Blend Number Five

“How’s the gin-making going for you, Grandpa?  Grandma said you were enjoying your new hobby.”

“You are, aren’t you, dear?” Grandma pulls a bottle out of the dresser.

“Wow, we only ever had a box of chocolate liqueurs in the house at Christmas.”

Grandpa puffs on his pipe. “There’s no harm in it, it’s just a bit of fun.”  He gives me a little wink.  “Some of this stuff is really efficacious.”

I watch Grandma’s mouth drop open into an embarrassed “o”. She turns away and Grandpa passes me a bottle. I weigh the thick heavy glass in my hand and run my thumb over the swing-top closure. A hand-written label reads <Blend Number Five>.

“What’s this going to do to me?”

“Make you irresistible to women,” chortles Grandpa.

I look at the liquid sloshing around in the bottle. “What on earth’s in it? It’s a bit green.”

“The base is vodka with juniper berries to make a basic gin. The rest is a blend of spices, botanicals and flowers.” Grandpa taps his nose. “Secret, of course.”

“Really? Where did you get the flavourings?”

“Honestly,” said Grandma, “always so suspicious.”

“Sorry, but, you know, it’s the job.” I loosen the regulation tie around my neck.

Grandpa shifts his gaze. “They’re from Uncle Robert. Go and have a look if you want.

I follow Grandma to the kitchen where there are some new potted plants growing on the windowsill, and on the table where I used to play Subbuteo with Grandpa.

“Robert says they need a bit of warmth, so they’re best in here.”

I recognise coriander in a pot on the windowsill, but the other plants are weird and wonderful.

“It’s done him the world of good this new hobby. He’s much happier; doesn’t get those pains anymore, and his muscles aren’t so stiff.” Her hands are fluttering near her face.

I put my arm around her.  “That’s good, mum,” the word slips out, but I don’t take it back.  I survey the room looking for a copper still, but there are only glass bottles, strainers and funnels, and bowls of juniper berries and coriander seeds on the table. At least they’re legal.  I pick up a thin black root.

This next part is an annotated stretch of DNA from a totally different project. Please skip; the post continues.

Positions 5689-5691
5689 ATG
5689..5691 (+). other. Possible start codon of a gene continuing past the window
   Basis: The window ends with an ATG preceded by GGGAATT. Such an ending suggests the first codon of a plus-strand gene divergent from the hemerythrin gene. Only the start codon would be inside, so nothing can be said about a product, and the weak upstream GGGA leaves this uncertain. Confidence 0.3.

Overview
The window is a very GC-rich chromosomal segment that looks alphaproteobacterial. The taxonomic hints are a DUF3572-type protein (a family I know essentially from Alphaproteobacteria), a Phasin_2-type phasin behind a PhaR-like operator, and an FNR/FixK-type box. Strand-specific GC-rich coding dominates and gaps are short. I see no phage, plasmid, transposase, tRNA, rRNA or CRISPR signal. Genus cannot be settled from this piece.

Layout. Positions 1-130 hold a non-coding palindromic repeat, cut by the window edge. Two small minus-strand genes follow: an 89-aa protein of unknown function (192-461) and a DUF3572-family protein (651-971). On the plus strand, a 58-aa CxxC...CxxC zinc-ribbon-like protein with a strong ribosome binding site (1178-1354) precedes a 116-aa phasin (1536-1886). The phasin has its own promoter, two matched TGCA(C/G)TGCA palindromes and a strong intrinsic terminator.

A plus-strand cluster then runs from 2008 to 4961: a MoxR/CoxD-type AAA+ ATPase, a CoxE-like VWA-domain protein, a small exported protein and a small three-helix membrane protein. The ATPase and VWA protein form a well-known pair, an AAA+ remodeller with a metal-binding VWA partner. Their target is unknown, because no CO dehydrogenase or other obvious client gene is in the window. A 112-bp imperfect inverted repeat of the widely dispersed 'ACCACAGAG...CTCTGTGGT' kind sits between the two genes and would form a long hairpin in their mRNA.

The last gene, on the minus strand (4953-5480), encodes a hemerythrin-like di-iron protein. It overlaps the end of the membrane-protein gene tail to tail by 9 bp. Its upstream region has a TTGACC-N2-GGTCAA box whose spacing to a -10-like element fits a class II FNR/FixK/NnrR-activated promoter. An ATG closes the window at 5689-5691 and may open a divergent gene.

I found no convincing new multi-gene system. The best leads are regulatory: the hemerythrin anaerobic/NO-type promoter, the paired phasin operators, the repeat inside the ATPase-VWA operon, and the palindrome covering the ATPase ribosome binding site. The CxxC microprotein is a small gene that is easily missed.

“Liquorice,” says Grandma, “but this one is my favourite; it’s called cassia.”

She introduces me to a plant with broad, flat leaves. “Smell these. They are so lovely.” She picks off a couple of buds and crushes them in her hands: a smell like cinnamon greets me.

Grandpa calls through from the living room. “Grandma. I’m hungry. Is it tea-time yet?”

She laughs. “His appetite’s so much better these days.” She loads up her trolley with home-made sandwiches and a trifle.

Back in the living room, Grandpa and I pile up our plates. “A glass of Number Five, please.” Grandpa gives me another wink. “And one for the boy.”

“Grandpa, I’m not a boy!  I’m twenty-five.  I’ll be Detective Constable soon.”

Grandpa’s eyes mist up a little.  “You’ve done well.  You know we’re so proud of you, and Lucy would have been too.” Grandpa fills two tumblers with his home-made hooch and hands me one. “To life!”

The liquid is fiery and although it tastes of juniper and liquorice and all the other flavourings they’ve used to mask it, I know immediately what’s in it.

There is a smacking sound as Grandma pulls the spoon out of the trifle. She serves up two generous bowls.

I eat the trifle, wondering what I’m going to do. Turn a blind eye?  Give them a talking to?  They’re my family.

The mantelpiece clock chimes on the hour. Then Grandpa is up on his feet, Lazarus-like, and putting a record on the record player. It’s an old song, which he sings as he grabs Grandma and dances around the room.

I watch amazed, and a little awed. This year they celebrate fifty years of marriage.

The song ends and they sit down, red faced, breathing heavily but happy.

Grandpa shakes a box of prescription drugs at me. “Doctor finally gave me something that works.” He flops into his chair. “Now, I need some water.”

“I’ll get it,” I say, but I bypass the kitchen and make for the scullery. Sure enough there’s something hidden behind a sheet hanging on the clothes line, a plant in a grow-bag with long serrated leaves.  The buds release their characteristic musky smell.  I pick the plant up, carry it out the back door, and bury it in the compost heap.

Back in the living room, Grandpa is snoring gently. Grandma who declined a shot of Number Five is knitting.

“Everything alright, dear?”

I feel an overwhelming love for both of them.  They’ve enough Number Five in the dresser to last another fifty years.

I relax in my chair and feel a snooze coming on. “All is good, Grandma. All is good.”

© Mark Carew 2013

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